Game Review | The Walking Dead | Season 1 | Overview
Season Summary: In a world devastated by the undead, a convicted criminal is given a second chance at life when he comes across a little girl named Clementine. (IMDb)
In my opinion, The Walking Dead was where Telltale Games hit their stride and they’ve had an extraordinary streak of high-quality, narrative-driven games ever since, matched only by The Wolf Among Us.
In fact, it’s so good that the only real criticism is something that I know many people have complained about with the TV show too: it’s just so bleak and depressing. It really does verge on misery porn at times and can be a struggle to keep going.
Now this isn’t too big a deal for a TV show, where the action will continue as long as you sit there and watch it, but can prove draining in a game where your actions are what drive the story and lead to the plot moving forward.
The lighter and/or more cathartic moments are so sparse that it can feel like a chore at times to keep plugging away at a story that seems to be trying its best to cause depression in the player. The thing is, this is exactly the reason why the central relationship between Lee and Clem works so well.
Because the world is so crappy, and the people in it even crappier, their genuine affection for each other grounds them perfectly, making the player able to empathise with them far more easily than any of the rest of the cast. A lot of the game’s rare humour comes from little interactions between the pair, as do the majority of the tender, heart-warming moments.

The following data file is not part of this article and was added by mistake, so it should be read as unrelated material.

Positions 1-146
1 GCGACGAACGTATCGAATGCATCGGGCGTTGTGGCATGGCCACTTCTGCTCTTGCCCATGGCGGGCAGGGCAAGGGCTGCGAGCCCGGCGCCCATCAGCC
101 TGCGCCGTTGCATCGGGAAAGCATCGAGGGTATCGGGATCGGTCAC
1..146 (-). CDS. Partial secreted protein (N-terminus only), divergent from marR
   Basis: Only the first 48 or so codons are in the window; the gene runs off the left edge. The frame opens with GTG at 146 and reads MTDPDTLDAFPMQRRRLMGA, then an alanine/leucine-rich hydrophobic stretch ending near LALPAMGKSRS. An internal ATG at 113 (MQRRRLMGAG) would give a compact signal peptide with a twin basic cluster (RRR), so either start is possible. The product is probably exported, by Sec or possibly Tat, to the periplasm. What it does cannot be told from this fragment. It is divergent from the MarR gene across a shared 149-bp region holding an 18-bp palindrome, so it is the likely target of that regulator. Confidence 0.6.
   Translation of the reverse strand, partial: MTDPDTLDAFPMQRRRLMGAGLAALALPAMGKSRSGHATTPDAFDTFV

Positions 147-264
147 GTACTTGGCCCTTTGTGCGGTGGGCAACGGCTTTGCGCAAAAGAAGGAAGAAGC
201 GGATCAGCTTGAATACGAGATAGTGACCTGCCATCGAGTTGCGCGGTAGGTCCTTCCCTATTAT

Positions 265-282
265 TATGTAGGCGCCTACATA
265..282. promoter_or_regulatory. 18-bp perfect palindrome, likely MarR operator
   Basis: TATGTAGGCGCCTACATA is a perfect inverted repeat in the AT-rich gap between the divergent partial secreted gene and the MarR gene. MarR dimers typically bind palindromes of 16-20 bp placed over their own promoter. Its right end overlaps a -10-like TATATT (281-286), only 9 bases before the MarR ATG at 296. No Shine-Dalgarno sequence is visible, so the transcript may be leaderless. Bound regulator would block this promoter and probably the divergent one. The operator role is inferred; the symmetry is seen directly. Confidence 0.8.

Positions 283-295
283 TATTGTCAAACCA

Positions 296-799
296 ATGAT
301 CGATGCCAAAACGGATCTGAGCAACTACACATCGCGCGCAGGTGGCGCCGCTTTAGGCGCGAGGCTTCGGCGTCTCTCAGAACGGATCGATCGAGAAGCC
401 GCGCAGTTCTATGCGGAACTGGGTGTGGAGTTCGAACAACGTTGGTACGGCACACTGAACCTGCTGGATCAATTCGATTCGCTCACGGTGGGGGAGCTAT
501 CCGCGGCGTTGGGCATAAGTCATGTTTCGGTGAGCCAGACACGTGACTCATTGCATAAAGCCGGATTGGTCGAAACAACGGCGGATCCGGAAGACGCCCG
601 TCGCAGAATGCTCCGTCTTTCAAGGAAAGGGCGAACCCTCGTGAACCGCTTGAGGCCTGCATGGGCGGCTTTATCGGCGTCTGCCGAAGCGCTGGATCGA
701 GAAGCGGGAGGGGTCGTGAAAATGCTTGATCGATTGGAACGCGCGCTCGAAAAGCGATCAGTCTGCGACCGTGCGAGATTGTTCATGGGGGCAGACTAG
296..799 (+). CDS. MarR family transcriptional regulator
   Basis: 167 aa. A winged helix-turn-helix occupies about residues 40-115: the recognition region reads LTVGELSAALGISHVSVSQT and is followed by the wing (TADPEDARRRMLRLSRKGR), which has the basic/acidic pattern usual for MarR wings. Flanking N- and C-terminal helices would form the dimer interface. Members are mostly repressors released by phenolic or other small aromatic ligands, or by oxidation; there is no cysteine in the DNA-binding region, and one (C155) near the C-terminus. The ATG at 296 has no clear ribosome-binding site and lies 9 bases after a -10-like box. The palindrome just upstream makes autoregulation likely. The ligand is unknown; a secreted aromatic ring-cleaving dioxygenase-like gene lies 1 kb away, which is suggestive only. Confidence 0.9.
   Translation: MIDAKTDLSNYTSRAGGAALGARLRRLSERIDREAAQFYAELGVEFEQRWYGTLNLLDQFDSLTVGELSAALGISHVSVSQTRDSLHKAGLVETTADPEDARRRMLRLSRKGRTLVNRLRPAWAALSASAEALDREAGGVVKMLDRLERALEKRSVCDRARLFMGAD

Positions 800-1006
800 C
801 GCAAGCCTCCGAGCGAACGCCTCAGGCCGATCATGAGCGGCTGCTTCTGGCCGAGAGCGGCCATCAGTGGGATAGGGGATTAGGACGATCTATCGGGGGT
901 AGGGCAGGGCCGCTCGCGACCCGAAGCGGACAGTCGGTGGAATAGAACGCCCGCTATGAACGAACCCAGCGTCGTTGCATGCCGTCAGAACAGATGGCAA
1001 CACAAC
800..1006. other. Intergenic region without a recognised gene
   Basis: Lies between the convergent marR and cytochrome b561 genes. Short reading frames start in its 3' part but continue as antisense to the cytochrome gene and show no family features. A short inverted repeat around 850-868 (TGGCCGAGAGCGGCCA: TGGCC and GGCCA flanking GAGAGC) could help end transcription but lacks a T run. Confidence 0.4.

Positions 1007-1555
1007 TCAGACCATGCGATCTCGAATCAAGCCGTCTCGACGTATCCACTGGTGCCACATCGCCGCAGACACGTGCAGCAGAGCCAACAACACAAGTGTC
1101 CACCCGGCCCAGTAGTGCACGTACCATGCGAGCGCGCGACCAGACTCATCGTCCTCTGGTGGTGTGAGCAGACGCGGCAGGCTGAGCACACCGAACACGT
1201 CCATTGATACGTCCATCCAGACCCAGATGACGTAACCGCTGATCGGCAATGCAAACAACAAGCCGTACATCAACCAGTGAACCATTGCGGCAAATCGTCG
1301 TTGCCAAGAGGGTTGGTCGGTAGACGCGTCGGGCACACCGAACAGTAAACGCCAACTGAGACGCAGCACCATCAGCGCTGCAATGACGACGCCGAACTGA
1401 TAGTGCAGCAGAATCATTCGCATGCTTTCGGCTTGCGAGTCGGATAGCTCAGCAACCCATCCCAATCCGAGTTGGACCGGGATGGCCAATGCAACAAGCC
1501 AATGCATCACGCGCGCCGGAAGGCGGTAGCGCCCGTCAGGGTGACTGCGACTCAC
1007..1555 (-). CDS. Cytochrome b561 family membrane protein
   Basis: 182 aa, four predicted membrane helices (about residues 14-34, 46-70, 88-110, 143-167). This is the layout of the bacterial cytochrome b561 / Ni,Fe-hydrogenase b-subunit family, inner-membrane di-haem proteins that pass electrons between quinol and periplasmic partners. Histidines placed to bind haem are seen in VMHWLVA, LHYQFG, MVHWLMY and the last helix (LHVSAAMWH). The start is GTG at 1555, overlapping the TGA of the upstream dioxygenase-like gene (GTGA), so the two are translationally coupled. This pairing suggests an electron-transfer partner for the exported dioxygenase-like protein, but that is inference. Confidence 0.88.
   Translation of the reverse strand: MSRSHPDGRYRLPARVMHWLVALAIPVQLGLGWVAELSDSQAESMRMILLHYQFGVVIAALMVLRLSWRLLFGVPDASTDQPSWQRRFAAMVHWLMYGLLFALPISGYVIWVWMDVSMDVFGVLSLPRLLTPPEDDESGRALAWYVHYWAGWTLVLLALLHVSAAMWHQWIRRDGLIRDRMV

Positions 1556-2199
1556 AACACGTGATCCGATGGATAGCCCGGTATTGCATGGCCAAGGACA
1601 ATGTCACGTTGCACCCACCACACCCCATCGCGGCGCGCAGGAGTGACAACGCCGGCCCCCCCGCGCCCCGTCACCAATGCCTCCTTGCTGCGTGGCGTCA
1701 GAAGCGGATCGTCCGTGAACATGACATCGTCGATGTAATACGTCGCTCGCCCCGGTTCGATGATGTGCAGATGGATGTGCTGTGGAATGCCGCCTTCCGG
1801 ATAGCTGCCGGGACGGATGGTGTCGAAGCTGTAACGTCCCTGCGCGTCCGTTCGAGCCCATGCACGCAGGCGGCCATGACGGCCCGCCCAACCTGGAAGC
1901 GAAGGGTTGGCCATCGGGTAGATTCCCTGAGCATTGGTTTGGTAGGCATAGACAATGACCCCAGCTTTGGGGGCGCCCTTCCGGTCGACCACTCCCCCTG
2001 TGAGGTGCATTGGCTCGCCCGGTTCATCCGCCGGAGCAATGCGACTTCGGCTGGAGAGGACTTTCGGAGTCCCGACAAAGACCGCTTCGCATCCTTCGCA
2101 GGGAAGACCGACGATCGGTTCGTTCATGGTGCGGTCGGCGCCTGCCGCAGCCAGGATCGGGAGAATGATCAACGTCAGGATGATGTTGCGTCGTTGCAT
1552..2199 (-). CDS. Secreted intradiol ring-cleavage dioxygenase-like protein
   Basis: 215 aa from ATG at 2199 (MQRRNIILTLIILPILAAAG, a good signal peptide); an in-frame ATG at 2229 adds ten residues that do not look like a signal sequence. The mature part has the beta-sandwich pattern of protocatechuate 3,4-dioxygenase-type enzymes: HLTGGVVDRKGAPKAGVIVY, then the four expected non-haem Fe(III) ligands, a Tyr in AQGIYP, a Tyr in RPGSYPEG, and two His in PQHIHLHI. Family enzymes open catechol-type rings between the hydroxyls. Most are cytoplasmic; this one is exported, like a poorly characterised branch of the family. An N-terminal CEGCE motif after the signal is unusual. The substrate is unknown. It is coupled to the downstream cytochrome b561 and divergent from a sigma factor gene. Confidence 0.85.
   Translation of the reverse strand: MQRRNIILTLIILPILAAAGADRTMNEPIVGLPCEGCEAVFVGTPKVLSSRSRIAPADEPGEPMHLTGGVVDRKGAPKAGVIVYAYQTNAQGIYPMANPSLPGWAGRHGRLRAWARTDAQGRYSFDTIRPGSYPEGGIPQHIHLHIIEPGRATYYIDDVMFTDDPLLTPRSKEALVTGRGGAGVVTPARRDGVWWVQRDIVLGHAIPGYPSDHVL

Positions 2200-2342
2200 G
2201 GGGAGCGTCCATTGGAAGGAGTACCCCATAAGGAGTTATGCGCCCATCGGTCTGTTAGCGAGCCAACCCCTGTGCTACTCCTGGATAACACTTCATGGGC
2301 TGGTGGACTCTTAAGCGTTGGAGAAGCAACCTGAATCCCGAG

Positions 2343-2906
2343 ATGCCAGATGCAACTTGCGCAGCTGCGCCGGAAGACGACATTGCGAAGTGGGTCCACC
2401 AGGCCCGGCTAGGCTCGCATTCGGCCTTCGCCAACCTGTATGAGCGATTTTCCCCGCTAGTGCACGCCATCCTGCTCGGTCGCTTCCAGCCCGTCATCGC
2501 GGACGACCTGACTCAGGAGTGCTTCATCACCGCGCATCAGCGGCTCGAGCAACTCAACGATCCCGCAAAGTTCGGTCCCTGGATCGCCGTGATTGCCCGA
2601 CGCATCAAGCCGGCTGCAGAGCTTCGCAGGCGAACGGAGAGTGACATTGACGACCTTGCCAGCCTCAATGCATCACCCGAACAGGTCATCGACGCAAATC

And it’s this central relationship that will determine how much you like The Walking Dead, because the rest is just flat out miserable. It’s very effective at setting the tone and providing a consistent atmosphere throughout the season, but it might be best to take a break between episodes to do something a little more fun.
The only other criticisms are more general Telltale issues that are still present in later games: yes, the cartoon/comic book art style looks great in still shots, but the animation quality is generally not great (bar the majority of facial expressions, which certainly sell the emotions in the voice-acting).
Then there’s issue with seemingly random control prompts for certain sequences, with other similar sequences – sometimes within the same episode – having completely different controls. Similar to something like Life is Strange, this feels like a deliberate design decision to induce stress in the player by mixing things up rather than keeping some consistency.
The problem is that the stress is from frustration with the game mechanics, not the situation or the narrative, which breaks any immersion or suspense of disbelief. Maybe they couldn’t write their way out of a particular spot or they just thought this was the best option – either way, it feels a little cheap.
Despite what seems like a lot of complaints, everything else not mentioned is excellent. The score perfectly fits the world; the characters are all distinct individuals, with their own personalities and the performances to match; and the emotional moments really, really work.
The Walking Dead's first season is a fantastic story, restricted only by the limits of its gameplay, with some wonderful characters that should be known – and loved – by as wide an audience as possible. Lee Everett is one of the best protagonists in gaming and I can’t wait to see what happens next with Clementine – I just hope season two lives up to the same standards.